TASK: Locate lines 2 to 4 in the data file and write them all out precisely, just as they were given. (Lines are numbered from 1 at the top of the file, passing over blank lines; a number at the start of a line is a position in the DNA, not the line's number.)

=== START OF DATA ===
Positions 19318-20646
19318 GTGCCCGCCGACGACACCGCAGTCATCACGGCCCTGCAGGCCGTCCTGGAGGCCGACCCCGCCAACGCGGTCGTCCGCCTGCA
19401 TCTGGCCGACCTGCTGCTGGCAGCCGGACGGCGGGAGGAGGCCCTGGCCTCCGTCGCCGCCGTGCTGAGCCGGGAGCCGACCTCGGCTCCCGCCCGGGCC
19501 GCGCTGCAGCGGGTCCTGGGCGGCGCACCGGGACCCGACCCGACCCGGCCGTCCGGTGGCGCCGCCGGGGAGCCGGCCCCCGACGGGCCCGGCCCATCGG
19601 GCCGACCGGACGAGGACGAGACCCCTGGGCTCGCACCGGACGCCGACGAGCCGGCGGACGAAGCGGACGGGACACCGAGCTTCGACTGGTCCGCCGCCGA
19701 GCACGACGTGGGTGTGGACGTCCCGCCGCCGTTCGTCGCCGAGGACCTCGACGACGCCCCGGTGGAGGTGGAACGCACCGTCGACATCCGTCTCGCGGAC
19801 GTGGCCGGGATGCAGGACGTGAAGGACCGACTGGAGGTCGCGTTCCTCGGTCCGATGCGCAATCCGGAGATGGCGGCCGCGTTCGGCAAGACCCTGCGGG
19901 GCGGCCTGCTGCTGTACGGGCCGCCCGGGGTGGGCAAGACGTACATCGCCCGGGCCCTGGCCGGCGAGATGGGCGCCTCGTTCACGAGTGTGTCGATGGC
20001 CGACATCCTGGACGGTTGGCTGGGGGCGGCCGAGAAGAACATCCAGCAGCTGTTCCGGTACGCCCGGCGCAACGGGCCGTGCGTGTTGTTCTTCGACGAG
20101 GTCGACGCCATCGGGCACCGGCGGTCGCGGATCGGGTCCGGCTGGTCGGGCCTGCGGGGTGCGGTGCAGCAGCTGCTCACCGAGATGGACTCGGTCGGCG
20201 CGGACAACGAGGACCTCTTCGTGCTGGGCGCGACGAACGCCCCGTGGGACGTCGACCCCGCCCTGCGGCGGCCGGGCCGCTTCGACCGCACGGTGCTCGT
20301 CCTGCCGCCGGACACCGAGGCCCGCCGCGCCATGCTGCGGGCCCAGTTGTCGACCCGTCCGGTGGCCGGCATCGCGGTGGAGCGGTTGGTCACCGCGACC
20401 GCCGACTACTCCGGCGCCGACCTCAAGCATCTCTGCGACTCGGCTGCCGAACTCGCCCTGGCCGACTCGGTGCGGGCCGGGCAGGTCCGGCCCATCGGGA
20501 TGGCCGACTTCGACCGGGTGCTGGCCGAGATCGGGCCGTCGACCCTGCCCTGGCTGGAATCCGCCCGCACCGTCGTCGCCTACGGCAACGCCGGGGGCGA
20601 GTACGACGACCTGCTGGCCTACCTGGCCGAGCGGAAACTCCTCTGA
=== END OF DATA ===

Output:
19318 GTGCCCGCCGACGACACCGCAGTCATCACGGCCCTGCAGGCCGTCCTGGAGGCCGACCCCGCCAACGCGGTCGTCCGCCTGCA
19401 TCTGGCCGACCTGCTGCTGGCAGCCGGACGGCGGGAGGAGGCCCTGGCCTCCGTCGCCGCCGTGCTGAGCCGGGAGCCGACCTCGGCTCCCGCCCGGGCC
19501 GCGCTGCAGCGGGTCCTGGGCGGCGCACCGGGACCCGACCCGACCCGGCCGTCCGGTGGCGCCGCCGGGGAGCCGGCCCCCGACGGGCCCGGCCCATCGG